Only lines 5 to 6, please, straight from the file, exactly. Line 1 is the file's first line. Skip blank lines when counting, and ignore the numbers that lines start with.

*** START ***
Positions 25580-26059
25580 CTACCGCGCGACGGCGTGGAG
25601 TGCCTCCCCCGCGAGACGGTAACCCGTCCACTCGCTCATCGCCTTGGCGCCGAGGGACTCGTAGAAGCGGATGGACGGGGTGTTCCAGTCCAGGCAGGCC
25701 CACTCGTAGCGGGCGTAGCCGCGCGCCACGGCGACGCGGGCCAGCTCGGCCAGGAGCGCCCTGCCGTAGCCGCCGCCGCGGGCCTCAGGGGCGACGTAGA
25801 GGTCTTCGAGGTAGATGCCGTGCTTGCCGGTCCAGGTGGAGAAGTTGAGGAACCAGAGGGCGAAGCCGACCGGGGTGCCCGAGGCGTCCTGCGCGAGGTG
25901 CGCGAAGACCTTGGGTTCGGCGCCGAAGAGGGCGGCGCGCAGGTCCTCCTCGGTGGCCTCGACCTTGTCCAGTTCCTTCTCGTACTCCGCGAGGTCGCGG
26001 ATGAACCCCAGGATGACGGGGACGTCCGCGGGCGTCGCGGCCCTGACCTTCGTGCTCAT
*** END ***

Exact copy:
25801 GGTCTTCGAGGTAGATGCCGTGCTTGCCGGTCCAGGTGGAGAAGTTGAGGAACCAGAGGGCGAAGCCGACCGGGGTGCCCGAGGCGTCCTGCGCGAGGTG
25901 CGCGAAGACCTTGGGTTCGGCGCCGAAGAGGGCGGCGCGCAGGTCCTCCTCGGTGGCCTCGACCTTGTCCAGTTCCTTCTCGTACTCCGCGAGGTCGCGG